CHICAGO, January 15, 2014 — It’s more of an art than a science. We hear it often when someone is trying to say that there is no exact answer or straightforward path to a result. Raising children is more of an art than a science. Cooking is more of an art than a science.
What this phrase does not account for, however, is that quite often science is more of an art than a science.
Science, we are taught, is about the physics and chemistry of all things. Questions have answers. Why is the sky blue? The sky is blue because of how the sun’s light is refracted and absorbed as it comes through our atmosphere.
While science and art would seem to be opposite ends of a spectrum, they are not that easily separated. Art cannot be created without science. Music is the mixing of sounds, emotions and math. Dance combines physics and biology with emotion. And one of the first lessons we learn in art class is the chemistry of yellow and blue make green.
Conversely, the new questions that keep popping up in science cannot be answered without a whole lot of creative thinking.
Emily Graslie of Chicago’s FieldMuseum has both an intriguing job title and an intriguing idea. As Chief Curiosity Correspondent for the museum, Graslie recently wrote an op-ed for Crain’s Chicago Business in which she suggested joining artists with scientists, technologists, engineers and mathematicians to allow “diverse perspectives to fill and create new opportunities across multiple disciplines.”
Those “diverse perspectives” are the key to keeping both the arts and sciences alive. A new perspective is what brought about impressionism, cubism and jazz. It also led John A. Rogers of the University of Illinois to discover that silicon, used to create computer chips, can be flexible. Rogers took an ordinary silicon chip, in essence his big hunk of marble, and fiddled with it. He sliced it incredibly thin. He sliced it at a slightly different angle. He threaded it into a new pattern. He got creative.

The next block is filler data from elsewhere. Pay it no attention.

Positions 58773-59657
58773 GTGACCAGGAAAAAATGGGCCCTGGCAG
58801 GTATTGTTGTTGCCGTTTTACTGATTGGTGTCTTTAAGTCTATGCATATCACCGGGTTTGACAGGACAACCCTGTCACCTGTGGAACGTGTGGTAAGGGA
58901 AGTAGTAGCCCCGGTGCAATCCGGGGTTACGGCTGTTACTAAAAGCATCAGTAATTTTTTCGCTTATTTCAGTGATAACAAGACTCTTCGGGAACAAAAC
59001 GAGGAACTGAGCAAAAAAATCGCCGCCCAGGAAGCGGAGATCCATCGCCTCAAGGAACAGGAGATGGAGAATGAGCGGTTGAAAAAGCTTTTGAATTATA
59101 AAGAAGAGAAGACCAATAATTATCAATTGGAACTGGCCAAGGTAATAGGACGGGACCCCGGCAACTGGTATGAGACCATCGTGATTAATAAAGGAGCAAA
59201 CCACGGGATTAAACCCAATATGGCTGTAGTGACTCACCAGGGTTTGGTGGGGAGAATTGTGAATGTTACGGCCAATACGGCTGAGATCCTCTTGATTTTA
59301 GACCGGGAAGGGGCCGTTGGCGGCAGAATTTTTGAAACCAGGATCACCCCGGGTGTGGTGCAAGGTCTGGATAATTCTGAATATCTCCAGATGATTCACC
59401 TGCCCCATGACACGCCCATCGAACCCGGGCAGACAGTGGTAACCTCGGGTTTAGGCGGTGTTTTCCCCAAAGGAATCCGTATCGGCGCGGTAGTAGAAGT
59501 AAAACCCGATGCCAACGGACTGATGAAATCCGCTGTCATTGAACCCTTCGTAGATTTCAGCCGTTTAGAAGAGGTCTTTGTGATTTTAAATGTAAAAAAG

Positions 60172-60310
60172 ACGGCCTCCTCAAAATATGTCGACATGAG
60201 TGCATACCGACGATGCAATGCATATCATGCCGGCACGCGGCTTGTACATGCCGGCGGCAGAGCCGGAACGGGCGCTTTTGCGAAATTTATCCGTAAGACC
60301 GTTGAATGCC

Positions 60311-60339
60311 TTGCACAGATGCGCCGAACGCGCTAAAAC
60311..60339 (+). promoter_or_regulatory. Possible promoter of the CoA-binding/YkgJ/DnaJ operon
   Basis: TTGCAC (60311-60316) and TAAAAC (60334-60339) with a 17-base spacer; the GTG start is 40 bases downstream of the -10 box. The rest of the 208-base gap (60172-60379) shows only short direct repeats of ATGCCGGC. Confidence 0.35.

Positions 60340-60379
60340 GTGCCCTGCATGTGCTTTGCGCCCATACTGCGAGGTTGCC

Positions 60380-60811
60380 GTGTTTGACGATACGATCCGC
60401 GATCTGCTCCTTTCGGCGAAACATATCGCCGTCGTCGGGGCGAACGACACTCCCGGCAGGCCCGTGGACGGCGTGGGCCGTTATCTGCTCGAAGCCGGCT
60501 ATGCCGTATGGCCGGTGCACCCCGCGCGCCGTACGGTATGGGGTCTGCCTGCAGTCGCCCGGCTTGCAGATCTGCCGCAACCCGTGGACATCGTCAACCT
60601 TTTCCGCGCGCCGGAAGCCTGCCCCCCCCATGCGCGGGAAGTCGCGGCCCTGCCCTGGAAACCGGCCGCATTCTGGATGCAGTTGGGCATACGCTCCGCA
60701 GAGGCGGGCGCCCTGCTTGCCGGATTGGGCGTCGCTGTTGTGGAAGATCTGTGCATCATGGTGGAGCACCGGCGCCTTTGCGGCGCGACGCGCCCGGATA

The physical tools were vastly different, but the mental tools that gave Michelangelo his David gave Rogers’ his flexible silicon. And it adds a whole list of possibilities to what Rodin’s Thinker was thinking about.
Rogers’ creation has opened a whole new world of science, with its obligatory questions. What else does it do? What can we do with it? If it’s given a certain chemical wash, it becomes spongy and can be used as a stamp pad. All those wires connecting hospital patients to monitors may someday be replaced with a hand stamp. Make them thin enough, and they can melt. Biodegradable cell phones, sensors that monitor our oceans for a certain amount of time and then dissolve into the seawater, and electrodes that mold to the contours of the brain or a beating heart are all within reach.
But they wouldn’t be anything more than fantasy if someone hadn’t added creativity to curiousity, art to science.
Unfortunately, the world of science is full of Newtonian laws and periodic tables that must be learned. Classroom science instruction is often boring and tedious, turning off many students who have a creative bent. But classroom science instruction is vastly different from science itself. Answering science’s how’s and why’s requires creating: new machines, new methods, new materials, new ideas. School budgets are not equipped for such investments, and school testing does not leave a lot of room for creativity.
There are scientific rules than cannot be denied. The trick for scientists is to learn the rules, but not let their thinking be defined by them. In Rogers’ case, that training started early. In a recent Smithsonian Magazine article, Rogers says that conversations around his childhood dinner table with his father and mother “instilled the notion that creativity and the arts are kind of a natural part of science. Not just the execution of it, but the implications and insights that flow from it as well.” Rogers’ father has a PhD in physics. His mother is a poet.
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